Who are you helping by retaining the employee that is struggling to perform? Are you impacting the other employees that are pulling more weight due to a peer that is not performing? Is the business meeting the expectations of your customers who may be receiving less than optimal service? Are you hampering your career path putting your leadership in question because you are not addressing the poor performance? Have you considered how the declining performance of the employee that is struggling is effecting their self-confidence? The answer is, you are likely doing a disservice to everyone by not addressing the performance issue.
You should have had honest performance conversations with your employee and document the consultations regarding issues that needed to be addressed. The dialogue should have included suggestions on how to improve or change the situation. If the employee continues to perform at an unacceptable level, letting them go could be the best option.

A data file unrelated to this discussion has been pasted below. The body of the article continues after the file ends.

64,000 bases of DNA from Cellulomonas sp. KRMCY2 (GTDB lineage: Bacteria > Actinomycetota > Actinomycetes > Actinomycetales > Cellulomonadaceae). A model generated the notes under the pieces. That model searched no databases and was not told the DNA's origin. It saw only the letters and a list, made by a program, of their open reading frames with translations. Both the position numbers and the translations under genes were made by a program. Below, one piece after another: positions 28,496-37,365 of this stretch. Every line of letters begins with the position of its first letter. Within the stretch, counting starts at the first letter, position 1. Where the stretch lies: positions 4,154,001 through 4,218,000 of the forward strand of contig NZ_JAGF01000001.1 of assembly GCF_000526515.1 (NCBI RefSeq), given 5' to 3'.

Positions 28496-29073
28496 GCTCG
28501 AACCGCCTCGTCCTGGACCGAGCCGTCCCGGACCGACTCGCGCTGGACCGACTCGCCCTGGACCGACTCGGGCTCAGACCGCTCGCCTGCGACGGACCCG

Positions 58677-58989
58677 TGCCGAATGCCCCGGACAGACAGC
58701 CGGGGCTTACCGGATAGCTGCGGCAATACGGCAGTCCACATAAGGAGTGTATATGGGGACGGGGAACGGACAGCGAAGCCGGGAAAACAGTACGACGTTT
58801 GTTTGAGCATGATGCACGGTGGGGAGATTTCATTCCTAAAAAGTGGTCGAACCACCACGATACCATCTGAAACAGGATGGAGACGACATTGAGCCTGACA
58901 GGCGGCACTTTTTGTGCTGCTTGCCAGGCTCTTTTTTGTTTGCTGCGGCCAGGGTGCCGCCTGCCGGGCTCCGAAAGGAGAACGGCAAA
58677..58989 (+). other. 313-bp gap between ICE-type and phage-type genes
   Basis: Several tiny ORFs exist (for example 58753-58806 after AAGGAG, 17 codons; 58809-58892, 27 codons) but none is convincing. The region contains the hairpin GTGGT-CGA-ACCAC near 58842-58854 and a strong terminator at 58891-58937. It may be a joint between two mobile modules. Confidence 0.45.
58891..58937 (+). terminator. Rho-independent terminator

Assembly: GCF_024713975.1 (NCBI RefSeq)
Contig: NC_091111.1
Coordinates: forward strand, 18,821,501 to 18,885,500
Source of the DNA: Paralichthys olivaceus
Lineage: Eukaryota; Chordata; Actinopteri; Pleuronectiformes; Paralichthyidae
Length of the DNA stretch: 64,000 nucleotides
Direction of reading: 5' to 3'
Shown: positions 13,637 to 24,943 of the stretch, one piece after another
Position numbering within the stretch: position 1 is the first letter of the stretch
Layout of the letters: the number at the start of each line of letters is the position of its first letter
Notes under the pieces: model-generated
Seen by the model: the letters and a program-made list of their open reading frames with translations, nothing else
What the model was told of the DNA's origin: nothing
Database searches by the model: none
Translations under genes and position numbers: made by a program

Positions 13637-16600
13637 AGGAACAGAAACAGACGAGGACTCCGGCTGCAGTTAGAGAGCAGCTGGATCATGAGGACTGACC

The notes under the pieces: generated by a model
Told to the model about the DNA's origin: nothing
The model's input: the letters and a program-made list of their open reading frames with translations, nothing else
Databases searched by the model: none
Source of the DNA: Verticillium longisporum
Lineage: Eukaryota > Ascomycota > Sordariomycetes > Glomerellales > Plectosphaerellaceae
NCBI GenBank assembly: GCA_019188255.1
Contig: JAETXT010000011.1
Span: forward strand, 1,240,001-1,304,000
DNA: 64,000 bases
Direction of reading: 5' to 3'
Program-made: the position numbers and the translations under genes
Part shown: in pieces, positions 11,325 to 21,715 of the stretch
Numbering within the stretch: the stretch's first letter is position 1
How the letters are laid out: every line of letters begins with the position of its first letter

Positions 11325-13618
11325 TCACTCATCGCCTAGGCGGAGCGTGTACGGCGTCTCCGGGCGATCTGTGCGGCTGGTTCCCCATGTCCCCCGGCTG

It is essential to carefully plan how you will approach the termination conversation. As the Society for Human Resource Management (SHRM) suggests, “notifying an employee that his or her employment has been terminated is a delicate task, and employers should think things through carefully before delivering the news”.
Consider providing the employee with outplacement services. Outplacement will assist the employee after a termination by helping them to manage the emotions following the loss of a job. It will provide the departing employee with practical and unbiased support as they navigate the process of seeking a new job. With outplacement support the employee may more quickly secure a position that is a great match for their skills.
Employee termination is undoubtedly one of the most disliked responsibilities of a manager. But the termination of an employee, that has received adequate coaching and a chance for improvement, if handled compassionately, may generate relief for the organization, and for the employee as well.